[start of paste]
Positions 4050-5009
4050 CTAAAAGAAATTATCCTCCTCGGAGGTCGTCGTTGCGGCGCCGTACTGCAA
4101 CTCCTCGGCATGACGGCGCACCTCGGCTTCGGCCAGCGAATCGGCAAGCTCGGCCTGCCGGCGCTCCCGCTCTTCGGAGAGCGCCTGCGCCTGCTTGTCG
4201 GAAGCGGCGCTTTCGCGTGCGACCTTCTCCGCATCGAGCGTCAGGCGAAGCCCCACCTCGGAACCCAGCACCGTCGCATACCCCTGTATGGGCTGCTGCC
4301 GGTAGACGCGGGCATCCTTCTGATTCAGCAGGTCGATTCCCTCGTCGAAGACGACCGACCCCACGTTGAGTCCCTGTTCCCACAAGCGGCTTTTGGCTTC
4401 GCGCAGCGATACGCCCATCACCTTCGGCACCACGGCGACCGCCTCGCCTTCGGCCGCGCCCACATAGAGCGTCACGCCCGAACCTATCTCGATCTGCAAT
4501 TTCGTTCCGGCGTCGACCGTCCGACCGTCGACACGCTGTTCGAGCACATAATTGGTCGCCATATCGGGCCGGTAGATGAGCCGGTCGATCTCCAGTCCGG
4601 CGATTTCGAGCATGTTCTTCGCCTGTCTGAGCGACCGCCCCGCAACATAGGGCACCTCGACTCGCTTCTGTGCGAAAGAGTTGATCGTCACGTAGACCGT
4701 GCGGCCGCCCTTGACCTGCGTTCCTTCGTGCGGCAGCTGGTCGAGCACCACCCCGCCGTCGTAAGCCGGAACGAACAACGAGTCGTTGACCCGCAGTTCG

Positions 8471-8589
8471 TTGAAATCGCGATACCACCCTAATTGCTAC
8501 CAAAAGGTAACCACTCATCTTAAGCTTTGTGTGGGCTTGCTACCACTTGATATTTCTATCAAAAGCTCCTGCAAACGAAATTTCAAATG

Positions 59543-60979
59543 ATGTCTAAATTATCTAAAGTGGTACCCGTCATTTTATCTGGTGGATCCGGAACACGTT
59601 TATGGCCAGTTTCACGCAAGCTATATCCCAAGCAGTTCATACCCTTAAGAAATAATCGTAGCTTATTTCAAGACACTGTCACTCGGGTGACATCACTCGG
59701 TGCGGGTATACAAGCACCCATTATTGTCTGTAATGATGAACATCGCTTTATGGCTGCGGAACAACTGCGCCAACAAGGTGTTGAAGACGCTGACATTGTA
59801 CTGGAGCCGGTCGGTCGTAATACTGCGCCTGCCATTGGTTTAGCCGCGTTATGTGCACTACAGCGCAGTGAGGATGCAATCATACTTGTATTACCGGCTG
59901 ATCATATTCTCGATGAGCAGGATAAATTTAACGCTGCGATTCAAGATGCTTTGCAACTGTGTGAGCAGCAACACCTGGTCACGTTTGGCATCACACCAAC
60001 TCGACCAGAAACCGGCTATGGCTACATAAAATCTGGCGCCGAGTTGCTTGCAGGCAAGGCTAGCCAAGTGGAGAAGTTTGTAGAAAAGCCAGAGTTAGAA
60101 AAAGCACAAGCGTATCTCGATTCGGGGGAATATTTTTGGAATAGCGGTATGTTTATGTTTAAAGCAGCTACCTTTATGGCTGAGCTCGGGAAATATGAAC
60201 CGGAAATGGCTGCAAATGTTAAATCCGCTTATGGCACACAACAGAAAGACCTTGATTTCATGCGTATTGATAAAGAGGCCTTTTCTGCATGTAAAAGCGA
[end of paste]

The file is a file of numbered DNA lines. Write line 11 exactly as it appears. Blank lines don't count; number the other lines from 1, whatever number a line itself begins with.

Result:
8471 TTGAAATCGCGATACCACCCTAATTGCTAC